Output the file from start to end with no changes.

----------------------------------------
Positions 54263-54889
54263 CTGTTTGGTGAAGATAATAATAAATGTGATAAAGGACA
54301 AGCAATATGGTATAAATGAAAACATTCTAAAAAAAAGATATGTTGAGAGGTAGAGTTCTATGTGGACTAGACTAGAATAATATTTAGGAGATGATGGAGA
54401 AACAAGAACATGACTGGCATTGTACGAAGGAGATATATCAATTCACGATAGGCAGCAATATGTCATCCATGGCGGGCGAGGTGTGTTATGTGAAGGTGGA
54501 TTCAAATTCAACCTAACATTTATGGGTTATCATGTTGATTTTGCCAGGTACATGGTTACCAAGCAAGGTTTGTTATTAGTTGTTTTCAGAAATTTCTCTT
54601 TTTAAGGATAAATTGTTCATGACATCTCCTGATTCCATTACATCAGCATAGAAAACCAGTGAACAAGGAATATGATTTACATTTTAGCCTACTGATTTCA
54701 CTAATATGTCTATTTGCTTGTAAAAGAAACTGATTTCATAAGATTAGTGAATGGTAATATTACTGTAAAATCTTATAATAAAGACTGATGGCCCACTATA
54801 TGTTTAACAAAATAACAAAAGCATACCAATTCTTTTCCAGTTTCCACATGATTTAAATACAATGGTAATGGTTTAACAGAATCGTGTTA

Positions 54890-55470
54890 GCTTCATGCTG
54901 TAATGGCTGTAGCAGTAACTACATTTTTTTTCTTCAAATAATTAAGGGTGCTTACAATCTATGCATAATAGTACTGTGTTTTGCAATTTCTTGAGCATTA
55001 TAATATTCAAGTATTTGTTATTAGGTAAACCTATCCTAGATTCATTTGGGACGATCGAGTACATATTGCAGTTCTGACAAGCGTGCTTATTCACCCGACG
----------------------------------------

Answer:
Positions 54263-54889
54263 CTGTTTGGTGAAGATAATAATAAATGTGATAAAGGACA
54301 AGCAATATGGTATAAATGAAAACATTCTAAAAAAAAGATATGTTGAGAGGTAGAGTTCTATGTGGACTAGACTAGAATAATATTTAGGAGATGATGGAGA
54401 AACAAGAACATGACTGGCATTGTACGAAGGAGATATATCAATTCACGATAGGCAGCAATATGTCATCCATGGCGGGCGAGGTGTGTTATGTGAAGGTGGA
54501 TTCAAATTCAACCTAACATTTATGGGTTATCATGTTGATTTTGCCAGGTACATGGTTACCAAGCAAGGTTTGTTATTAGTTGTTTTCAGAAATTTCTCTT
54601 TTTAAGGATAAATTGTTCATGACATCTCCTGATTCCATTACATCAGCATAGAAAACCAGTGAACAAGGAATATGATTTACATTTTAGCCTACTGATTTCA
54701 CTAATATGTCTATTTGCTTGTAAAAGAAACTGATTTCATAAGATTAGTGAATGGTAATATTACTGTAAAATCTTATAATAAAGACTGATGGCCCACTATA
54801 TGTTTAACAAAATAACAAAAGCATACCAATTCTTTTCCAGTTTCCACATGATTTAAATACAATGGTAATGGTTTAACAGAATCGTGTTA

Positions 54890-55470
54890 GCTTCATGCTG
54901 TAATGGCTGTAGCAGTAACTACATTTTTTTTCTTCAAATAATTAAGGGTGCTTACAATCTATGCATAATAGTACTGTGTTTTGCAATTTCTTGAGCATTA
55001 TAATATTCAAGTATTTGTTATTAGGTAAACCTATCCTAGATTCATTTGGGACGATCGAGTACATATTGCAGTTCTGACAAGCGTGCTTATTCACCCGACG